If you’ve made consistent efforts to improve your mental and emotional health and you still don’t feel good then it’s time to seek professional help.

Red flag feelings and behaviors

* Inability to sleep
* Feeling down, hopeless, or helpless most of the time
* Concentration problems that are interfering with your work or home life
* Using nicotine, food, drugs, or alcohol to cope with difficult emotions
* Negative or self-destructive thoughts or fears that you can’t control
* Thoughts of death or suicide

If you identify with any of these red flag symptoms, consider making an appointment with a mental health professional.

Humans are social creatures with an emotional need for relationships and positive connections to others. We’re not meant to survive, let alone thrive, in isolation. Our social brains crave companionship—even when experience has made us shy and distrustful of others.

Social interaction—specifically talking to someone else about your problems—can also help to reduce stress. The key is to find a supportive relationship with someone who is a “good listener”—someone you can talk to regularly, preferably face-to-face, who will listen to you without a pre-existing agenda for how you should think or feel. A good listener will listen to the feelings behind your words, and won’t interrupt or judge or criticize you. The best way to find a good listener? Be a good listener yourself. Develop a friendship with someone you can talk to regularly, and then listen and support each other.

Tips and strategies for connecting to others:

Get out from behind your TV or computer screen. Screens have their place but will never have the same effect as an expression of interest or a reassuring touch. Communication is a largely nonverbal experience that requires you to be in direct contact with other people, so don’t neglect your real-world relationships in favor of virtual interaction.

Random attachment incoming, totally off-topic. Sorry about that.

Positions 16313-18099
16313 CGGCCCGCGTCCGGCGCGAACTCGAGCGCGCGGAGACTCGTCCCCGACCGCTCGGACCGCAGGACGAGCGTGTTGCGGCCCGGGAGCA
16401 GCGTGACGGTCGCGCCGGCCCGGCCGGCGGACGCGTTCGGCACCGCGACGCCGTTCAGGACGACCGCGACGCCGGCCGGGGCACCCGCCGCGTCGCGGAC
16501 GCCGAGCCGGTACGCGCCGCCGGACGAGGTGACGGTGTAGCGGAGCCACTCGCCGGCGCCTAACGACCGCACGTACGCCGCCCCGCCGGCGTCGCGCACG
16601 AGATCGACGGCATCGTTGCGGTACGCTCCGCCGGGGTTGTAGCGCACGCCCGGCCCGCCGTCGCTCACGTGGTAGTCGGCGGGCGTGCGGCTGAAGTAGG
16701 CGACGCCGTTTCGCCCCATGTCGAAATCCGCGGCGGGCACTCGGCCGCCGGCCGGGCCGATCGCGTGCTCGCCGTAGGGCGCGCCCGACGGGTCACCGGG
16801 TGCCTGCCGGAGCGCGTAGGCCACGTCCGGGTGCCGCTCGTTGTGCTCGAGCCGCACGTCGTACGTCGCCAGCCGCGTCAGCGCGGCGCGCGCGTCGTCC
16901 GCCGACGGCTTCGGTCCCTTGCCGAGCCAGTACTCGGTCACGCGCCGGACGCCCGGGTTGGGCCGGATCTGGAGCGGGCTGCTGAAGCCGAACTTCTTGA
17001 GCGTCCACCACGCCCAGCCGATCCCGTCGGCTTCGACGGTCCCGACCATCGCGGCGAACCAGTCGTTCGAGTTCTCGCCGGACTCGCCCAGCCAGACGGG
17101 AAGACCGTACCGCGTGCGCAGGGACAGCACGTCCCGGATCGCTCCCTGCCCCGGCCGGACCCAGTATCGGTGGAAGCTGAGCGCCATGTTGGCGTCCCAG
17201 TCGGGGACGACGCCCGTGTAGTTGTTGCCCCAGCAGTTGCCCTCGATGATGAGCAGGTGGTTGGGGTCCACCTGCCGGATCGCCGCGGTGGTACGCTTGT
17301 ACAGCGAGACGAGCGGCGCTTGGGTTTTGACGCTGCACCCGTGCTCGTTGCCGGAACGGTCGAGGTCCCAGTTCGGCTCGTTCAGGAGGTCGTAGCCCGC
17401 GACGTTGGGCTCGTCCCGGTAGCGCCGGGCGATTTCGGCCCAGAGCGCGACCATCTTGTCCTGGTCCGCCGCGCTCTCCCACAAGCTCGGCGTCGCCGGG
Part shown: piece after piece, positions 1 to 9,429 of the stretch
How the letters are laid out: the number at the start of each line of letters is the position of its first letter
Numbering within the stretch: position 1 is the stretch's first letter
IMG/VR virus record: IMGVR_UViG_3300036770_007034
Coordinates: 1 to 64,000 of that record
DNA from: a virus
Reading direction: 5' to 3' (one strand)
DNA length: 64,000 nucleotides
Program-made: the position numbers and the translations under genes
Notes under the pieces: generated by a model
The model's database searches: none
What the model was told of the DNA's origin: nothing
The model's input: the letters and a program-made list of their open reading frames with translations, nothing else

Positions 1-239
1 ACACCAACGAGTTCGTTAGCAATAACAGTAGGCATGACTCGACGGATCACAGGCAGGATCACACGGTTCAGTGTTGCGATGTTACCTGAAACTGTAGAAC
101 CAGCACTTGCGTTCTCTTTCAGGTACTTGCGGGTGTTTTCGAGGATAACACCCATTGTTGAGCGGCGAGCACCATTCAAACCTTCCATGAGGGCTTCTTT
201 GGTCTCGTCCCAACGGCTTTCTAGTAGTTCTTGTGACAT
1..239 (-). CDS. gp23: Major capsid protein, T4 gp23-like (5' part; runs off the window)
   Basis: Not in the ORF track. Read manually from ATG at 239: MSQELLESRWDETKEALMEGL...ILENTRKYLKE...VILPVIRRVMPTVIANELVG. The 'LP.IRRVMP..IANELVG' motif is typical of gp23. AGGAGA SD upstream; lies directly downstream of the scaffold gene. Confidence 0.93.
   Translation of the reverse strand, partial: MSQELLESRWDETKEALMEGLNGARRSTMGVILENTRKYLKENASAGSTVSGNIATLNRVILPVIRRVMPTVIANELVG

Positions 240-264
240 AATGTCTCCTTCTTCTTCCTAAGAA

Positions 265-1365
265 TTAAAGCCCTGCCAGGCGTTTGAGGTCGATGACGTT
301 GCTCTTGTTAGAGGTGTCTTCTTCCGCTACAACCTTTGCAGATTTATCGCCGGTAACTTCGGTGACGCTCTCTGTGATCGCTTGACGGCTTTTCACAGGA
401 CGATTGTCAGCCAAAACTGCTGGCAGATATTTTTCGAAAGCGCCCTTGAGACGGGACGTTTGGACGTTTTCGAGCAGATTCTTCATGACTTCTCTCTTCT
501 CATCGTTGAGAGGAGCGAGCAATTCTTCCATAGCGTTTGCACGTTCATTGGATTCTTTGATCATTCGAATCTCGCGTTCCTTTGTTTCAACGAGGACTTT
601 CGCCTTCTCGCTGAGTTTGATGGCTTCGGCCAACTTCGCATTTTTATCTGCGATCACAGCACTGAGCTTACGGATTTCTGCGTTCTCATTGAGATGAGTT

Spend time daily, face-to-face, with people you like. Make spending time with people you enjoy a priority. Choose friends, neighbors, colleagues, and family members who are upbeat, positive, and interested in you. Take time to inquire about people you meet during the day that you like.

Mental or emotional health refers to your overall psychological well-being. It includes the way you feel about yourself, the quality of your relationships, and your ability to manage your feelings and deal with difficulties.

Mental and emotional health refers to the presence of positive characteristics, not just the absence of mental health problems and being free of depression, anxiety, or other psychological issues. Not feeling bad is not the same as feeling good. While some people may not have negative feelings, they still need to do things that make them feel positive in order to achieve mental and emotional health.

Physical health is connected to mental and emotional health

Taking care of your body is a powerful first step towards mental and emotional health. When you improve your physical health, you’ll automatically experience greater mental and emotional well-being. For example, exercise not only strengthens your heart and lungs, but also releases endorphins, powerful chemicals that energize and lift your mood.

The daily choices you make affect the way you feel physically and emotionally.

Get enough rest. To have good mental and emotional health, it’s important to take care of your body. That includes getting enough sleep. Most people need seven to eight hours of sleep each night in order to function optimally.Eat well. The subject of nutrition is complicated and not always easy to put into practice. But the more you learn about what you eat and how it affects your energy and mood, the better you can feel.Exercise to relieve stress and lift your mood. Exercise is a powerful antidote to stress, anxiety, and depression. Look for small ways to add activity to your day, like taking the stairs instead of the elevator or going on a short walk. To get the most mental health benefits, aim for 30 minutes or more of exercise per day.Get a dose of sunlight every day.Sunlight lifts your mood, so try to get at least 10 to 15 minutes of sun per day. This can be done while exercising, gardening, or socializing.Limit alcohol and avoid cigarettes and other drugs. These are stimulants that may unnaturally make you feel good in the short term, but have long-term negative consequences for mood and emotional health.